University of Minnesota
University of Minnesota
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Linear Algebra and Applications, Iowa State University, June 30-July 25, 2008

Contents for each week

  • Week 1: Linear algebra and applications to combinatorics, taught by Bryan Shader.

    Combinatorial matrix theory, encompassing connections between linear algebra, graph theory, and combinatorics, has emerged as a vital area of research over the last few decades, having applications to fields as diverse as biology, chemistry, economics, and computer engineering.

    The eigenvalues of a matrix of data play a vital role in many applications. Sometimes the entries of a data matrix are not known exactly. This has led to several areas of qualitative matrix theory, including the study of sign pattern matrices (matrices having entries in {+,- or 0}, used to describe the family of matrices where only the signs of the entries are known). Early work on sign pattern matrices arose from questions in economics and answered the question of what sign patterns require stability, and there has been substantial work on the question of which patterns permit stability, and on sign nonsingularity and sign solvability.

    Linear algebra is also an important tool in algebraic combinatorics. For example, spectral graph theory uses the eigenvalues of the adjacency matrix and Laplacian matrix of a graph to provide information about the graph.

  • Week 2: Numerical Linear Algebra, taught by David S. Watkins.

    The ability to carry out matrix computations numerically, with accuracy and efficiency, is essential for applications.

    This week will survey the most important techniques for solving linear algebra problems numerically, with emphasis on computing eigenvalues and eigenvectors. Methods for solving small to medium-sized problems will be discussed and contrasted with methods for solving large to very large problems. Sensitivity issues and the effects of roundoff and other errors will be discussed.

    Topics to be surveyed include: LU decomposition and Gaussian elimination, elementary reflectors, QR decomposition and the Gram-Schmidt process, Schur's theorem, spectral theorem, power method and subspace iteration, Hessenberg matrices, QR algorithm, data structures for handling large matrices, Krylov subspaces and Krylov subspace methods, Arnoldi and Lanczos processes, shift-and-invert strategy, Jacobi-Davidson methods (time permitting), sensitivity and condition numbers, backward stability, effects of roundoff errors, preservation and exploitation of structure.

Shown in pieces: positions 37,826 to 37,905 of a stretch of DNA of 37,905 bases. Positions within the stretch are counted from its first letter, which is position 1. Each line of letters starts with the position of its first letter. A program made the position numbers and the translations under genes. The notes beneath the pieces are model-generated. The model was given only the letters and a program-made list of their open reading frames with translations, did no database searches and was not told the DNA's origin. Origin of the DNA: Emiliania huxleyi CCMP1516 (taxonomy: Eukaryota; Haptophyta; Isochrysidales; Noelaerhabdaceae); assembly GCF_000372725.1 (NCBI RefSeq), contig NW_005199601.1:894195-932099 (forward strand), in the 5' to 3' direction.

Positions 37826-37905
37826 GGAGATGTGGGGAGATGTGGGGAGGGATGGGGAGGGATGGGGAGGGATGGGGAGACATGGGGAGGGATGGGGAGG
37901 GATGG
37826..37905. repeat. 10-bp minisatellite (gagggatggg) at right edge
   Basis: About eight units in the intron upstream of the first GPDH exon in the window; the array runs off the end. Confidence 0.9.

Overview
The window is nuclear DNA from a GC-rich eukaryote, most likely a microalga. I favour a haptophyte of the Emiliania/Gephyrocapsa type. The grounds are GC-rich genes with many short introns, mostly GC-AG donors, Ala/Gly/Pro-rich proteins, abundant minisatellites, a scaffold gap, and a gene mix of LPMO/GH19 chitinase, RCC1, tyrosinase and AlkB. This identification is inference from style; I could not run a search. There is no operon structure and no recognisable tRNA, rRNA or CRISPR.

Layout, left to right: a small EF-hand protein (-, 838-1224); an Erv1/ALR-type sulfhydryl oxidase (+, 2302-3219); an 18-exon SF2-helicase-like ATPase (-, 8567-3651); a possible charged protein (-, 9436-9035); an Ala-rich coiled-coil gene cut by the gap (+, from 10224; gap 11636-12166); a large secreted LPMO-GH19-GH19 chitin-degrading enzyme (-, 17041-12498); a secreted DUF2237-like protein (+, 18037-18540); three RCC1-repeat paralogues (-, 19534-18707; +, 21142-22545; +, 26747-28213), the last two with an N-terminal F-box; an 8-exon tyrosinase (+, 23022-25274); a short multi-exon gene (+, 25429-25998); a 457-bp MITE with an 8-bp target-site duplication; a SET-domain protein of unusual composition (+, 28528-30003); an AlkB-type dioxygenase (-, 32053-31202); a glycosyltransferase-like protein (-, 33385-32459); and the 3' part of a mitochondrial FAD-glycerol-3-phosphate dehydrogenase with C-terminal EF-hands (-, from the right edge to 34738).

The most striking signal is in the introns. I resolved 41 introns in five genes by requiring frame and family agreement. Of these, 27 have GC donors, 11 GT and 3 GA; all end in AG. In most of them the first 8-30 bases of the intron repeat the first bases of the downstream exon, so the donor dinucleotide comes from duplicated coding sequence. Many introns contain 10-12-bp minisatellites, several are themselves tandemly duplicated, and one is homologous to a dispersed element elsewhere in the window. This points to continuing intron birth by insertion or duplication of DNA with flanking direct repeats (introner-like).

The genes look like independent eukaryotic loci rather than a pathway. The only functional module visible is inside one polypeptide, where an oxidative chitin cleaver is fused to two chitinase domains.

• Week 3: Matrix inequalities in science and engineering, taught by Chi-Kwong Li.

    Matrix inequalities have applications to many branches of pure and applied areas, including quantum computing, mathematical biology, perturbation theory, optimal parameters in iterative methods and optimization problems in distance-squared matrices.

    Topics discussed in Week 3 will include: Higher rank numerical range and local C-numerical range in quantum dynamics, Perron Frobenius theory and matrix inequalities in population dynamics, Hermitian and skew-Hermitian splitting method in iterative algorithm, selection of optimal parameters for two-by-two block systems and the convergence properties of the Hermitian and skew-Hermitian splitting method, distance matrices in the study of molecular structure, graph layout, and multidimensional scaling (MDS).

  • Week 4: Applications of linear algebra to dynamical systems, taught by Fritz Colonius.

    Linear algebra is a key tool in the study of ordinary differential equations, including the explicit form of solutions to linear equations, linearization theory, and results on invariant manifolds and the Grobman-Hartman theorem.

    The connection actually goes much deeper, as classes of matrices can be characterized by concepts from dynamical systems, such as Ck conjugacies and equivalences of flows in Rn associated with linear ODEs. Probing this connection further, for a linear ODE one can analyze its radial component (eigenvalues, Floquet exponents, Lyapunov exponents) and its angular component on the sphere, leading to an interesting introduction to attractor-repeller pairs and Morse decompositions. These topics will motivate the contents of Week 4.

    With this background it is now possible to use ideas from linear algebra for a variety of dynamic problems in the sciences and engineering. We will concentrate on control theory, specifically on questions of robust stability and stabilizability in engineering systems, including (linear and nonlinear) stability radii, characterization of stabilizability for uncertain systems, and - if time permits - on the global behavior of randomly perturbed systems.

    Engineering systems to be considered include tank reactors, electric power systems, and nonlinear oscillators.

  • Review material in week 1:

    Topics from graduate linear algebra and basic graph theory that will be needed will be reviewed without proof but with examples and illustrations of use.

    This includes Jordan and real Jordan canonical form, spectral theory of normal matrices, properties of unitary and Hermitian matrices, nonnegative and stochastic matrices, basic terminology of graphs and digraphs and connections with matrices.